Greetings Cosmic Americans!
As you all know, my current project involves Union Civil War veterans who migrated west - to places like California and Oregon. So naturally, I turned to the William S. Rosecrans collection at UCLA. Rosecrans, former commander of the Army of the Cumberland, moved to Los Angeles after the war and dipped his beak into all kinds of things including the promotion of railroads and heavy investment in land ventures.
I came across an interesting correspondence in that collection that I thought I would share here. It turns out, General Rosecrans was not in sympathy with the government’s policy towards the southern states in the immediate postwar years. The radical measures enacted for the reconstruction of the South seemed, to him, harsh and vindictive. In August, 1868, he wrote General Robert E. Lee requesting him to confer with leading citizens of the southern states and prepare a statement that would reflect the wishes and sentiments of his people with regard to the future of the South. General Lee’s reply is known as the White Sulphur Springs Letter.
Here is a segment of the letter dated August 26, 1868 - concerning former slaves:
It is true that the people of the South, in common with a large majority of the people of the North & West, are, for obvious reasons, inflexibly opposed to any system of laws which would place the political powers of the country in the hands of the negro race. But this opposition springs from no feeling of enmity, but from a deep seated conviction that at present, the negroes have nether the intelligence nor the other qualifications which are necessary to make them safe depositories of political power. They would inevitably become the victims of demagogues, who for selfish purposes, would mislead them to the serious injury of the public. The great want of the South is peace. The people earnestly desire tranquility & a restoration of the Union. They deprecate disorder and excitement is the most serious obstacle to their prosperity.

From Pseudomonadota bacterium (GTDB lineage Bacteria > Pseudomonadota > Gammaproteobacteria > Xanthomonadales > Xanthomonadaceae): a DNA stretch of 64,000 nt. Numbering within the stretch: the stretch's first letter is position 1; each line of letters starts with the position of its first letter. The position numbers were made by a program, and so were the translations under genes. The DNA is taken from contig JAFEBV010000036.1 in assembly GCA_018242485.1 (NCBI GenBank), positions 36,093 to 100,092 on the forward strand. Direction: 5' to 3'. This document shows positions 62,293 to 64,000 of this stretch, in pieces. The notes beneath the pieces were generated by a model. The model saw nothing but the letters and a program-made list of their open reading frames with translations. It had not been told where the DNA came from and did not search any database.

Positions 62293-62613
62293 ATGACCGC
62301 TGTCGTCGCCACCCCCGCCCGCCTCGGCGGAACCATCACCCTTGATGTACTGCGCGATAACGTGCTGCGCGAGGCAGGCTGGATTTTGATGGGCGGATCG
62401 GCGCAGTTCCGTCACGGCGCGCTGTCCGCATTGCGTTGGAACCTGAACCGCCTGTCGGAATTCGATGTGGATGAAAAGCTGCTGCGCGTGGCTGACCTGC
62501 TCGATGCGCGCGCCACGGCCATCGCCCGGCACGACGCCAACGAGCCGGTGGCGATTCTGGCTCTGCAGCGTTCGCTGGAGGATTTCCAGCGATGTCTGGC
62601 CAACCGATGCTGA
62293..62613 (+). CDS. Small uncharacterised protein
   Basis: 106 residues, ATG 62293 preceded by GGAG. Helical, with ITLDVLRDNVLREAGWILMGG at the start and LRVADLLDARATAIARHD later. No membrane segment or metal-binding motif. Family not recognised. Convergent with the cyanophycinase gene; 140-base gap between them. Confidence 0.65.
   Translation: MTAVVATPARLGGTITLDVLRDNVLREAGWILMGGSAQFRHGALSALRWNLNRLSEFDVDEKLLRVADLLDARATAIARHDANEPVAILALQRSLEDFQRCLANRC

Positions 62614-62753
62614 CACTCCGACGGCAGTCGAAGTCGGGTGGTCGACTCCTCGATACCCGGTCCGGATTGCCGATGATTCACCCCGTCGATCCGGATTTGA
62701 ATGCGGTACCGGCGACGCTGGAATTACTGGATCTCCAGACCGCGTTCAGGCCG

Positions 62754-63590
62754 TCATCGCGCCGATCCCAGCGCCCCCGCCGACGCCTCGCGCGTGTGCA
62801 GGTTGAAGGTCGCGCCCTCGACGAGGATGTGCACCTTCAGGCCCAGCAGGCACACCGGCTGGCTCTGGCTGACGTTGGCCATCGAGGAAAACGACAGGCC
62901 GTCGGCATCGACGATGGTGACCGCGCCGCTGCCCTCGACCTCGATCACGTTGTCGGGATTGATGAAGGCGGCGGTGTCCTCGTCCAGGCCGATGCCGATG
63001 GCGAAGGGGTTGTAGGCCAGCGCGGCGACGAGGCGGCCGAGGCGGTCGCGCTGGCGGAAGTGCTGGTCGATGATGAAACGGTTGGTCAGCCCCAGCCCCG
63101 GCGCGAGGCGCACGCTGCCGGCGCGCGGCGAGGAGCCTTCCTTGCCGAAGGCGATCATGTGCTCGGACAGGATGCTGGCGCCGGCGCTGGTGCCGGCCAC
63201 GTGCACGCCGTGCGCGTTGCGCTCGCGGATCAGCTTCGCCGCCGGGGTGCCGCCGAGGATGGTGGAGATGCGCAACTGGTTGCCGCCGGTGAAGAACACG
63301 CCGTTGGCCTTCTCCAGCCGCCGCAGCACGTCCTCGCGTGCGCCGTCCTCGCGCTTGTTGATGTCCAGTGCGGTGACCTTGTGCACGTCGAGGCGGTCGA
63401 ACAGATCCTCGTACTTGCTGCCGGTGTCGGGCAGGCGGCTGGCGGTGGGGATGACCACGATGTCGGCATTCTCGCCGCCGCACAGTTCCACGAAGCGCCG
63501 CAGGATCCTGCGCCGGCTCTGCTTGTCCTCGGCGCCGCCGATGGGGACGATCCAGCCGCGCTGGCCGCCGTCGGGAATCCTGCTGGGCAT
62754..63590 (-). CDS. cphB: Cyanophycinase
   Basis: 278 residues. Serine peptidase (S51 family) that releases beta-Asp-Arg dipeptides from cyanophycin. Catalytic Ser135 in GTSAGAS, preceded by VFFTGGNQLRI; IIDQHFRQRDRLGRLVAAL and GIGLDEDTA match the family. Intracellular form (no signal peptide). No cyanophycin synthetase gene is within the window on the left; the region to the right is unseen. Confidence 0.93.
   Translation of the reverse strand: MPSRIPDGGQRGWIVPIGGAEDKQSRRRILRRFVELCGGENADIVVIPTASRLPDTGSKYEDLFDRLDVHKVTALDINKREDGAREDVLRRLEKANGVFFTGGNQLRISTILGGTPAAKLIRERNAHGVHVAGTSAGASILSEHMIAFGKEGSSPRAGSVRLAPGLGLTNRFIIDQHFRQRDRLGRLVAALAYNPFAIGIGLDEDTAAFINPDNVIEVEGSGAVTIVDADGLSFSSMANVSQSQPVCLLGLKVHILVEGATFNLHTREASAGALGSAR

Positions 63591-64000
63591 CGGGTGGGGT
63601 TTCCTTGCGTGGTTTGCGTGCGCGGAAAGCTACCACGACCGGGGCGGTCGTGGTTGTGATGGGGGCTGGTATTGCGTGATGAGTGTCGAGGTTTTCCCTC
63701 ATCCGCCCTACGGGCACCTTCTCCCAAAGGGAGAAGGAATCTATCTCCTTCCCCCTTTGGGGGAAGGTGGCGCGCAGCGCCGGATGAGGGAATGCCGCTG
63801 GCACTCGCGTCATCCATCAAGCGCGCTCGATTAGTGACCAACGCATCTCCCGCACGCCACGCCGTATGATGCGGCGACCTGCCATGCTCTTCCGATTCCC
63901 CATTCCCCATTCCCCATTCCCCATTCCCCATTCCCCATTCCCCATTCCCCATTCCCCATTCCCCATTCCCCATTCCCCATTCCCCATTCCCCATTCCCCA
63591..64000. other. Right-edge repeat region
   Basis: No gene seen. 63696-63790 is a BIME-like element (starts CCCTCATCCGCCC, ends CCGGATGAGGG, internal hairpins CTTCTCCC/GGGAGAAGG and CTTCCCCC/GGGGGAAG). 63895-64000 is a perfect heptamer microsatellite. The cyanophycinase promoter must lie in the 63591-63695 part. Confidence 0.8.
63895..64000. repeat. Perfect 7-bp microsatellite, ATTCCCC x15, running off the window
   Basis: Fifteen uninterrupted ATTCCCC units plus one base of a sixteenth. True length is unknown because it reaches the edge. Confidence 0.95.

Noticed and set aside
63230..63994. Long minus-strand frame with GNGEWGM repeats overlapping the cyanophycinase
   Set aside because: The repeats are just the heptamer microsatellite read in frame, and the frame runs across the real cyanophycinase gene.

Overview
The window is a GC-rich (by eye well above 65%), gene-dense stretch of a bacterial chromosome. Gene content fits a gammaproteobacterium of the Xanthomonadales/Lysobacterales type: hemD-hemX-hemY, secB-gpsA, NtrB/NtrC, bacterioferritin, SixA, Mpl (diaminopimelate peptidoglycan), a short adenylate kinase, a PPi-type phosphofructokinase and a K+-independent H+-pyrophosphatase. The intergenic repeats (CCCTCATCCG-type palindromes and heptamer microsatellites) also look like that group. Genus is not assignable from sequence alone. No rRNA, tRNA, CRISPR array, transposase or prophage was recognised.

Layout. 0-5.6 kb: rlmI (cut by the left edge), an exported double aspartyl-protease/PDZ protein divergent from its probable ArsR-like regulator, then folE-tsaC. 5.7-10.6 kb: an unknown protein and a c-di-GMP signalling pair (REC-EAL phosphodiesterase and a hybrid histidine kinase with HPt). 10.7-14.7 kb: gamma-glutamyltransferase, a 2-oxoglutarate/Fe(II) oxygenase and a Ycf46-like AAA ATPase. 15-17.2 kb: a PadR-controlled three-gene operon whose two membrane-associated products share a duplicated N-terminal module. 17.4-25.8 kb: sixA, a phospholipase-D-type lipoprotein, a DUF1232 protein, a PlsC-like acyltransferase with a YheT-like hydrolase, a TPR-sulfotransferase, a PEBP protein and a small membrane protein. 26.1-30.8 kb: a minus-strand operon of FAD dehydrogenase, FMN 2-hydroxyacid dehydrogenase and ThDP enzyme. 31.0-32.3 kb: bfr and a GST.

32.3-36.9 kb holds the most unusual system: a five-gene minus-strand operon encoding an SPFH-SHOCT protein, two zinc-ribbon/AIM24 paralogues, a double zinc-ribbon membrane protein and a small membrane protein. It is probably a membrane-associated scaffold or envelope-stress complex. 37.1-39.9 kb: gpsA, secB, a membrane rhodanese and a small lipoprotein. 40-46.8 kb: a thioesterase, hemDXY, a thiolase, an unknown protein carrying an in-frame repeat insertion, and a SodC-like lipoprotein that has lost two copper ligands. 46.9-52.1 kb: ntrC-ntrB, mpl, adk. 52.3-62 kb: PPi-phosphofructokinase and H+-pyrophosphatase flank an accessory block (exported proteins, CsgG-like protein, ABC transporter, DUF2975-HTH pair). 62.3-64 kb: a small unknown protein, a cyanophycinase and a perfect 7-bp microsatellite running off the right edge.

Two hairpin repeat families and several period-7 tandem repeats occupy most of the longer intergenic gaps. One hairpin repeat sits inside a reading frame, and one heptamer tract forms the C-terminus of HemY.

This letter is indicative of Lee's public position on freedmen and the restoration of the Union. Privately he spent his days in bitter reflection. But when he conferred with former enemies on public statements, he often took up this conciliatory tone of moderation.
The collection is rich with others' response to the letter - published throughout the South. Nathan Bedford Forrest, P. G. T. Beauregard, and John Brown Gordon number among the many former Rebels who wrote Rosecrans in support of both the letter and Rosecrans's efforts to to initiate correspondence with Lee on the subject. Even Lee himself wrote a brief note of thanks (I'm holding Lee's letter in the picture on the left...cool, yes?).
So as I wade deeper in to the historical record - expect more little tidbits like this one. I am sure there are zillions right around the corner.